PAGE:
Classical CD Reviews

BEETHOVEN: Piano Concerto No. 5 “Emperor”; SCHUMANN: Fantasy in C Major – Yundi, p./ Berlin Philharmonic/ Daniel Harding – DGG

Chinese virtuoso Yundi performs Beethoven and Schumann passionately and aggressively, likely not suited to veteran tastes.

Published on May 26, 2014

BEETHOVEN: Piano Concerto No. 5 “Emperor”; SCHUMANN: Fantasy in C Major – Yundi, p./ Berlin Philharmonic/ Daniel Harding – DGG

BEETHOVEN: Piano Concerto No. 5  in E-flat Major, Op. 73 “Emperor”; SCHUMANN: Fantasy in C Major, Op. 17 – Yundi, piano/ Berlin Philharmonic/ Daniel Harding – DGG 481 0710, 67:01 [Distr. by Universal] (4/22/14) ****:

Chinese piano virtuoso Yundi (Li) turns his attention to the German tradition (rec. January-February 2014) with the able assistance of the Berlin Philharmonic and conductor Daniel Harding, inscribing Beethoven’s mightiest concerto from 1809-1810 and Schumann’s homage to Beethoven from 1836, his monumental Fantasy in C Major. The result must be accorded a sonorous success, if not a completely “musical” triumph, insofar as surface patina and clear, potent articulation of the effects may have run ahead of depth of insight. Despite the technical finesse and boisterous propulsion of the collaboration, there lingers a kind of glib proficiency to the enterprise, as though power and digital dexterity were the ultimate aim in Beethoven, especially when one’s efforts are abetted by trumpets and drums.

Certainly, this performance of the Emperor Concerto has to rank among the loudest among interpretations, with Yundi’s clangorous chords and brilliant runs often rivaling the many fine Michelangeli traversals of this awesome concerto, of which Michelageli’s work with Andre Previn in Chicago (1960) well outshines all others. In the Adagio un poco mosso Yundi restrains the tempests and the cannons in order to achieve some degree of intimacy. But conductor Harding does not seem to help much in the softer-dynamics department, as though the piano and orchestra compete to produce the more “symphonic” sound. The Rondo: Allegro propels itself with an urgent mania that well exceeds my old favorite with Firkusny and Steinberg; and even that most volatile of keyboard assault artists, Rudolf Serkin, could elicit more warmth of piano tone. But if efficient execution gratifies your concept of this piece – or perhaps the context of Napoleon’s shelling the city of Vienna – then you will treasure this aggressive ride through the air.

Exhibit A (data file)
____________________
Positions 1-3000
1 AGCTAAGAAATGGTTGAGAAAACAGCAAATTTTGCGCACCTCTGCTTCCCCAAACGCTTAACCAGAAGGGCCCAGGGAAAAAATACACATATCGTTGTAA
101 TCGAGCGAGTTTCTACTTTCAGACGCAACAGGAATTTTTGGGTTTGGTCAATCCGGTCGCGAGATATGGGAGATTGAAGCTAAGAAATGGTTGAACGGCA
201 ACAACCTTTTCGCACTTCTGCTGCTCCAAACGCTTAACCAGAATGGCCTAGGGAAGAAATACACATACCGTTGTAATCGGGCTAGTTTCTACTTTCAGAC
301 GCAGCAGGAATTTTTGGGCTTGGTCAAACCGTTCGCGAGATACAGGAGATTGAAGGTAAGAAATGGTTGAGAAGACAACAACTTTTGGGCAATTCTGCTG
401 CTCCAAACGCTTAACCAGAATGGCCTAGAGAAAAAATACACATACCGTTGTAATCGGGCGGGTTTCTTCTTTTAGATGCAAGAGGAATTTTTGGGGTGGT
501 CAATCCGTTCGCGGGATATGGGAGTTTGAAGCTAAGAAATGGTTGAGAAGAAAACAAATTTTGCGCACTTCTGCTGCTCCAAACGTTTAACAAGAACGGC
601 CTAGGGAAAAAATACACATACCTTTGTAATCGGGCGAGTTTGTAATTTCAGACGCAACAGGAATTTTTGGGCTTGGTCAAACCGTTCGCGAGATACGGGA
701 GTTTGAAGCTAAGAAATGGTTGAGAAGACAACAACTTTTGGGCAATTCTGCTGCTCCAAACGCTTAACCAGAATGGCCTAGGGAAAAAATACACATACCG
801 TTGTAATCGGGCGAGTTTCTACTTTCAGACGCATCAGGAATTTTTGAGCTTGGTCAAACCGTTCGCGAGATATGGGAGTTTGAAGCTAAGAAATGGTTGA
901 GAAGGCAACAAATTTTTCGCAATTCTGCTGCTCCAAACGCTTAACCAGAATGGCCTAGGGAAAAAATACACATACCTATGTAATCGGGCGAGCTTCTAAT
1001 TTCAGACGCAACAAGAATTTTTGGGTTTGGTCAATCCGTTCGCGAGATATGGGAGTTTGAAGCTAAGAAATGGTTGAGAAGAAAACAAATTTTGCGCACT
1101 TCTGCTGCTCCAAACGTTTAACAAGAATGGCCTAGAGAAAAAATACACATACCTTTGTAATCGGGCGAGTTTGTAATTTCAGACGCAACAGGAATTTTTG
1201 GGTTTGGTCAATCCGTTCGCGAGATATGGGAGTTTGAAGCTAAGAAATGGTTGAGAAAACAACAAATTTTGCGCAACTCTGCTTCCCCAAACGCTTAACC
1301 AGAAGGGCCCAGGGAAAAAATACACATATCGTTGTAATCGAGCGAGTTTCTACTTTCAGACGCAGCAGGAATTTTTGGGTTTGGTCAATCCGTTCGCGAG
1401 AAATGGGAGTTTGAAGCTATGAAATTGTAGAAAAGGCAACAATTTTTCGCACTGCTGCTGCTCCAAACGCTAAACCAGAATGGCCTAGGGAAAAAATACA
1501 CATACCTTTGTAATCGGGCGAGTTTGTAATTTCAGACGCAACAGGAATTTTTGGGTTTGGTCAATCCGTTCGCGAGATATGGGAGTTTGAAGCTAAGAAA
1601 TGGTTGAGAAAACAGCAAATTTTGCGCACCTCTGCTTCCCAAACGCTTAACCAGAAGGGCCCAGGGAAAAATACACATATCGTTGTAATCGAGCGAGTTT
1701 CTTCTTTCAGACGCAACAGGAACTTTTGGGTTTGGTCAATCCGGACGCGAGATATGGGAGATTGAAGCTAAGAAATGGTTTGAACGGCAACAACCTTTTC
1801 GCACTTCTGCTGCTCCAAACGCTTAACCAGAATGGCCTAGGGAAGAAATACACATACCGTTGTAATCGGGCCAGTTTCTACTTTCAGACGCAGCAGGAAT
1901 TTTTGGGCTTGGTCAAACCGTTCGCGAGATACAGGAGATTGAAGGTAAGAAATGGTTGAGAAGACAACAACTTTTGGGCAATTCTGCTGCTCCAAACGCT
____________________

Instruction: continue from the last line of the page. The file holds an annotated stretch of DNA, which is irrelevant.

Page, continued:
The Schumann Fantasy, too, receives rough-and-tumble treatment from the outset. Perhaps its nervous tension in Yundi’s view contributes to its passionate ardor. We do recall that Horowitz championed this large and mercurial work for his “Historic Return,” and it may be that Yundi derives his vigorously thrusting ethos from such a light. The contrapuntal aspects of the piece, however, do not gain by such hard-edged attacks; rather, they submit Schumann to the adamantine pursuits of Busoni and Godowsky. Eusebius himself appears rushed for time in the style of a legend; so maybe the “legend” belongs to the harried White Rabbit of another sort of mythos. That Yundi can punch out syncopations has ample testimony in the second movement , but the galvanizing effect aligns the music les with the “An die ferne Geliebte” song cycle than with the Hammerklavier Sonata.  Eusebius raises his head in the Etwas langsamer middle section, but even here the tenor of the keyboard sound harsh, the polyphony breathless. After the “toccata” of the second movement, we might hope to bask in the nocturnal consolations of the final movement, with its obvious kinship to the Moonlight Sonata. Yundi strikes an uneasy compromise here, having equated slowness and girth with poetry. Yundi makes tone, but it lacks subtlety, and he rarely lets his phrases breathe. Still, we have some notion, then, of Yundi’s concept of passion and romance, and some like it rough.

—Gary Lemco

 




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